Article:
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St. Matthew

Photos from the Solemn High Mass on the feast of St. Matthew:



And on a completely different note, here is some tug-of-war fun from our parish picnic, which was also held on the feast of St. Matthew:



Daily Sermons
September 15 – Fr. McKenna – Our Lady of Sorrows
September 16 – Fr. Nkamuke – Bearing Trials Patiently
September 17 – Fr. Nkamuke – Stigmata of St. Francis
September 18 – Bp. Dolan – Come Fly with Me
September 19 – Fr. McGuire – Bold and Brave St. Januarius

✠ The Bishop’s Corner ✠
Well, we had an excellent Saturday morning one week ago, as 65 of you joined us for the Fatima Rosary Procession for Peace. The different day and time brought out a different crowd. How happy Heaven must have been to see so many give of their “free day” to walk and pray with us, to free the world from sin and its wages, which are wars. The power of the Rosary!

Just as the clergy were vesting in surplice from our ‘car sacristy’ for the procession, a lady detached herself from the First Watch brunch crowd and approached us. “What’s this? What’s this?” she asked us with a big smile. “Do you believe in Jesus?” “We do indeed!” I answered, explaining that this was a procession to pray for peace, as His Mother requested 100 years ago at Fatima.

At this point, Fr. McKenna had his Rosary dangling from his hand, and with more smiles our curious friend touched it with a look of delight. “I haven’t seen one of these in so long,” she said, and was off, joining her party for breakfast before any of us thought to find her a Rosary or invite her to join us. Another passerby, a young man, did, and prayed with us until the end. There’s something to be said for a public Rosary, a procession. Mark Monday evening, October 13th, on your calendar. It is the last until next Spring, God willing.

We’ve been praying all week, through good weather and bad, for a dry Sunday today, at least as regards rain. Fr. Lehtoranta is kindly covering Milwaukee today, but the rest of the Fathers are with us, and look forward to visiting with you over a plate of great food. See you there?

Our new year at St. Gertrude the Great is well begun. (September is the original “new year month,” going back to the Jews of the Old Testament and continued today by the Eastern rites, whose liturgical new year falls in September, as our does on the first Sunday of Advent.) The school children are making good progress in many fields, and our choir is joyfully singing at Wednesday rehearsal and Sunday High Mass. Our Sunday school is enrolling some more children today, so know that it is not too late for yours. We have ten children so far preparing for First Holy Communion.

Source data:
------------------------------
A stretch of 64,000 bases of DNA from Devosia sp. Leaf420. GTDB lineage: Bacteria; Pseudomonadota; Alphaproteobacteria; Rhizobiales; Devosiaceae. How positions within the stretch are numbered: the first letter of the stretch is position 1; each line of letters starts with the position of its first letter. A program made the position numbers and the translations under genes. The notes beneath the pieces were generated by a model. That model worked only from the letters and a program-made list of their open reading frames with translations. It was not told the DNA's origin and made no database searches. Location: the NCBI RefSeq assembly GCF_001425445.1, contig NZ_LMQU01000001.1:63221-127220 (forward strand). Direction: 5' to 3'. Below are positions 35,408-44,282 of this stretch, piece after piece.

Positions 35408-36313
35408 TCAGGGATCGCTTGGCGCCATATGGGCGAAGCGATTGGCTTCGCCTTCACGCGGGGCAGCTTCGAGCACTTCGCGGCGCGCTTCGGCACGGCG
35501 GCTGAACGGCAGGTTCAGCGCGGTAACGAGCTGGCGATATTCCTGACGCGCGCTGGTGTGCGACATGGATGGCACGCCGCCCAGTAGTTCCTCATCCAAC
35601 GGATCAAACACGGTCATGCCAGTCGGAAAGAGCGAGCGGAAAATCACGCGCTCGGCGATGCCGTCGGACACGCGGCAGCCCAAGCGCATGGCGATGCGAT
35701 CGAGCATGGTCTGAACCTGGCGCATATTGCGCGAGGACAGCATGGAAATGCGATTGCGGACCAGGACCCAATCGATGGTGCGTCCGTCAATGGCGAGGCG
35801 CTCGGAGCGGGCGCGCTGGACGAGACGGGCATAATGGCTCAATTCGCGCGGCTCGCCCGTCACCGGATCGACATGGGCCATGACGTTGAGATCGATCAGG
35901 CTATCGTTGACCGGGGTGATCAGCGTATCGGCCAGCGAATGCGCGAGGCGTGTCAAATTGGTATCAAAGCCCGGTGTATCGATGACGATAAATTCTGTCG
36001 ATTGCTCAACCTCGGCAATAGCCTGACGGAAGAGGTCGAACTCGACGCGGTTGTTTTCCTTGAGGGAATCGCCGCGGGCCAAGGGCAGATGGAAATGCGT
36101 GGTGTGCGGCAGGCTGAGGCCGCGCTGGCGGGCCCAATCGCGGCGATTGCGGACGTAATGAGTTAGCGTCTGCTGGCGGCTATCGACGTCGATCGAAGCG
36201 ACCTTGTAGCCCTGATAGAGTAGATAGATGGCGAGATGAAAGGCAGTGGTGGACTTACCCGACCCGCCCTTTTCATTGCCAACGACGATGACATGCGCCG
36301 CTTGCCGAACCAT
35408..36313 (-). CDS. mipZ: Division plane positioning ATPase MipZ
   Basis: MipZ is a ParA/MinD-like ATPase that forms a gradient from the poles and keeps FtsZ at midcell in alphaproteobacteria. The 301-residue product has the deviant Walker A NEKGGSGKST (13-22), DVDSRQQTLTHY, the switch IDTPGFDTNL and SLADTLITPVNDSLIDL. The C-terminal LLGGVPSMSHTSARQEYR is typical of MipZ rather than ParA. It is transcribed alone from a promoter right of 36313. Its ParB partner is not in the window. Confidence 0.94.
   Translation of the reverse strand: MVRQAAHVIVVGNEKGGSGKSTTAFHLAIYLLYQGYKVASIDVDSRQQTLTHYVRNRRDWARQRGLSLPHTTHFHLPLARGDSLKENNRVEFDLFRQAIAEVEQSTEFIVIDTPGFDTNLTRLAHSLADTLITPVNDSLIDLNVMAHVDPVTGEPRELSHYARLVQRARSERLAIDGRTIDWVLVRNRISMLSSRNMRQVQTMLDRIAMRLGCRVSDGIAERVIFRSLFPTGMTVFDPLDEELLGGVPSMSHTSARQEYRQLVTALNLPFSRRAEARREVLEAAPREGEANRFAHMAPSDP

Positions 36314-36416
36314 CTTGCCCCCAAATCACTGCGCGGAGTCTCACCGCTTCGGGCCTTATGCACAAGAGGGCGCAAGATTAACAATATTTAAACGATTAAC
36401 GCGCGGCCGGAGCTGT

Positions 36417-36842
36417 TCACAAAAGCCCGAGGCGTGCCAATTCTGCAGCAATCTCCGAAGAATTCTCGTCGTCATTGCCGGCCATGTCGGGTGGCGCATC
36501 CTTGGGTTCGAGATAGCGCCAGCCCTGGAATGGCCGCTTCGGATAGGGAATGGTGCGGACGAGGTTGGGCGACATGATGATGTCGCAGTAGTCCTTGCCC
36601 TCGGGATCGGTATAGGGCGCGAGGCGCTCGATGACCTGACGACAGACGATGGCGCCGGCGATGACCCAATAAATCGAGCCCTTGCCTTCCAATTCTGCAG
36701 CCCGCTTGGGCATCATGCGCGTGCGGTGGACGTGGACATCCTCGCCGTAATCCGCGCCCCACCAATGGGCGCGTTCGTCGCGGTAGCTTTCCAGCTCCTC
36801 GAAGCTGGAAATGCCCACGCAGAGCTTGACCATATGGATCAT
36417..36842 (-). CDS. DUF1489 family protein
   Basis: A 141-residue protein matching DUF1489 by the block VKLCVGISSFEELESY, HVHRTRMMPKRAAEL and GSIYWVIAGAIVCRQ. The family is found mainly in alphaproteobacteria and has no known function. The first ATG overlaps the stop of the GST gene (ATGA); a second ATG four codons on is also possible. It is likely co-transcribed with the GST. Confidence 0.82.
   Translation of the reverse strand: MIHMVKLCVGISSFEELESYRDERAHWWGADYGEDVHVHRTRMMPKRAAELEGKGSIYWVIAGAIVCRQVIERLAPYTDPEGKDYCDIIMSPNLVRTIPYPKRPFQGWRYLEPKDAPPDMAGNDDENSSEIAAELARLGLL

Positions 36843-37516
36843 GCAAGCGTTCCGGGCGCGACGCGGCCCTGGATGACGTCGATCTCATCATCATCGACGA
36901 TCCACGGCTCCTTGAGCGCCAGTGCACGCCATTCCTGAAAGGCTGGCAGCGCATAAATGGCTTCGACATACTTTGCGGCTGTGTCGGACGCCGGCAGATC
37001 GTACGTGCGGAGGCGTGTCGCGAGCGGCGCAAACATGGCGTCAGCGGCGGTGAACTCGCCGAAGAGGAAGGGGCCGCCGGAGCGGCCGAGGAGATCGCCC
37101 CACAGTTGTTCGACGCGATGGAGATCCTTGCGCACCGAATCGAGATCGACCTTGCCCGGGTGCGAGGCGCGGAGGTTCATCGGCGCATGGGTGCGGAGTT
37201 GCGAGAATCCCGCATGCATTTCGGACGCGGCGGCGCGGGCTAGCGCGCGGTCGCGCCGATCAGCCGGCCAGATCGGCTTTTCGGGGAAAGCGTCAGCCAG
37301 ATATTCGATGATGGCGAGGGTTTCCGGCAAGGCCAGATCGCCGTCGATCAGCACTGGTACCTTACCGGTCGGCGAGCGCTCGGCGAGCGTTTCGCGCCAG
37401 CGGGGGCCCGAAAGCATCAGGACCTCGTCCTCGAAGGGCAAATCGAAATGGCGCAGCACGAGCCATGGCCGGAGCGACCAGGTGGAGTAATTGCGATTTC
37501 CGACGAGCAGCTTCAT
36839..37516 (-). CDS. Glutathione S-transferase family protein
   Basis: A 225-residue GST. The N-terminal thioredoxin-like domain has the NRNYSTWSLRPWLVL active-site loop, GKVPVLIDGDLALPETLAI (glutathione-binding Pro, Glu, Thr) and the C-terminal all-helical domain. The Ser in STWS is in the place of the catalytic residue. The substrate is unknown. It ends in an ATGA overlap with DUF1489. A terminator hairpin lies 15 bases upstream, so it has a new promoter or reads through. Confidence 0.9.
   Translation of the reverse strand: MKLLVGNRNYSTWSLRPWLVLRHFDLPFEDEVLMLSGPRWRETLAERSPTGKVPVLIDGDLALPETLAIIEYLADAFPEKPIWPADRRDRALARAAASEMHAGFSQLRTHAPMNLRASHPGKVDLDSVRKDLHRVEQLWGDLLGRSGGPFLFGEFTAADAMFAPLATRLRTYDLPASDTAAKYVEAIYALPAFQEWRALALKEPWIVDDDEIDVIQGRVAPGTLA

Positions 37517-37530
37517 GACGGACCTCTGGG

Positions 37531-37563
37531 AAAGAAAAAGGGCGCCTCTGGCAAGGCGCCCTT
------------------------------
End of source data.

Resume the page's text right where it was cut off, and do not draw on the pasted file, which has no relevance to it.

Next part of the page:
Speaking of which, may I ask you not to bring food or drink back to the classrooms, or indeed, around the building. We don’t have a janitor anymore, and I do need each of you to do your part. Please enjoy the refreshments in Helfta Hall. Crumbs left in classrooms, and cups of coffee spilled in the school wastepaper baskets create unnecessary Monday morning work for our teachers, who already have so much to do.

The old discipline of eating neatly, and in one place, is a precious one to pass on to our children. Encourage them as well, by word and example, to clean up after themselves, even in Helfta Hall (or at home!) Don’t leave a mess for the nonexistent janitor. You probably don’t have a janitor at home either.

Fr. Nkamuke made a quick bus trip to Washington last week to get his passport renewed at the Nigerian embassy. Knowing all the grief Fr. Larrabee had getting a visa to visit there, we are all holding our breath until it is successfully accomplished. There was a crisis at the embassy Friday morning. First, somebody announced the embassy was closed, come back another day. Further noise and negotiations. Then, for an additional fee of $85 the passport would be sent to him. Meanwhile, Fr. Valeriy is hoping to receive another Polish visa this week to continue his time learning the Latin Mass with Fr. Trytek in Krakow. He has been very well received by the Polish faithful.

We Americans probably have no idea how complicated life is in other lands, not only with poverty and without so many creature comforts, but with so much bureaucratic red tape. We don’t deserve it, but let us pray to retain the liberties that are still left in our land. “O Mary, conceived without sin, pray for us who have recourse to thee!”

This past week I happened to watch an old video of Bishop Sheen, one of his wonderful ’50s TV shows. As was his wont, he began with a story or two, which included the line (quite popular at the time): “Everything in the American home is controlled with a switch, except the children.” He went on to praise the efficacy of giving children a good pat on the back, provided it be low enough and frequent enough.

At the same time as I was watching this, a “great scandal” made the headlines about a player of the NFL disciplining his son…with a switch! He is now suspended. How popular orthodoxies change! Remember the gentle use of a switch which forms part of the seemingly very successful “To Train Up a Child” program? Poor Mr. Petersen. A switch in time would have saved nine.

Fun football fact: One in three players suffers a concussion. The health repercussions of this head bashing are showing up earlier and earlier. As I hear the Football Friday drums coming from nearby Lakota, I am reminded of the ominous tom-toms in the soundtrack for a human sacrifice scene in some old Tarzan movie: the mesmerized natives, the innocent victims led to slaughter. You get the picture. There are many false gods who want our children today, younger and younger. Parents should protect them, not process them up to the idols.

Next Sunday is Angel Sunday, the opening of their month. Bring the little ones to be blessed. May these blessed spirits bless you and guide you.
– Bishop Dolan